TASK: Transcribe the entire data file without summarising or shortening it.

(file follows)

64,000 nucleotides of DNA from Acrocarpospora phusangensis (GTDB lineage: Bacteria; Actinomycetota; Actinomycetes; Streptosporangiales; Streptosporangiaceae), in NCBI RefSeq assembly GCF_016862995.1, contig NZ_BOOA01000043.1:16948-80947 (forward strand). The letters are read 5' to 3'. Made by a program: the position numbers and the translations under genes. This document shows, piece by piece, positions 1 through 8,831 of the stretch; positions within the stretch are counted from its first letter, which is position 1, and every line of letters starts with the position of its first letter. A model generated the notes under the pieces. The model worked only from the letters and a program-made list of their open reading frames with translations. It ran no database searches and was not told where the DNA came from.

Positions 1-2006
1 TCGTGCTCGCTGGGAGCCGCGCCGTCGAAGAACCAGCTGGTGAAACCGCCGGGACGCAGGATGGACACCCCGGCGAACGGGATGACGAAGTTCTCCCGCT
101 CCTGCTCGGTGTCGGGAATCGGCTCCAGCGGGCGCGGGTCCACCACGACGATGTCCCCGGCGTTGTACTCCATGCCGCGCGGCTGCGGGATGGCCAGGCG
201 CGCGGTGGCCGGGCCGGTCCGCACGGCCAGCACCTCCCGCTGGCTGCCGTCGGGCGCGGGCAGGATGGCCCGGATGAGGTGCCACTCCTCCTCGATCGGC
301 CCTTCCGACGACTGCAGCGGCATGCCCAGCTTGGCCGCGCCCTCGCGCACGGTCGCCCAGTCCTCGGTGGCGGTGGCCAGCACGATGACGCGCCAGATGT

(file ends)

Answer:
64,000 nucleotides of DNA from Acrocarpospora phusangensis (GTDB lineage: Bacteria; Actinomycetota; Actinomycetes; Streptosporangiales; Streptosporangiaceae), in NCBI RefSeq assembly GCF_016862995.1, contig NZ_BOOA01000043.1:16948-80947 (forward strand). The letters are read 5' to 3'. Made by a program: the position numbers and the translations under genes. This document shows, piece by piece, positions 1 through 8,831 of the stretch; positions within the stretch are counted from its first letter, which is position 1, and every line of letters starts with the position of its first letter. A model generated the notes under the pieces. The model worked only from the letters and a program-made list of their open reading frames with translations. It ran no database searches and was not told where the DNA came from.

Positions 1-2006
1 TCGTGCTCGCTGGGAGCCGCGCCGTCGAAGAACCAGCTGGTGAAACCGCCGGGACGCAGGATGGACACCCCGGCGAACGGGATGACGAAGTTCTCCCGCT
101 CCTGCTCGGTGTCGGGAATCGGCTCCAGCGGGCGCGGGTCCACCACGACGATGTCCCCGGCGTTGTACTCCATGCCGCGCGGCTGCGGGATGGCCAGGCG
201 CGCGGTGGCCGGGCCGGTCCGCACGGCCAGCACCTCCCGCTGGCTGCCGTCGGGCGCGGGCAGGATGGCCCGGATGAGGTGCCACTCCTCCTCGATCGGC
301 CCTTCCGACGACTGCAGCGGCATGCCCAGCTTGGCCGCGCCCTCGCGCACGGTCGCCCAGTCCTCGGTGGCGGTGGCCAGCACGATGACGCGCCAGATGT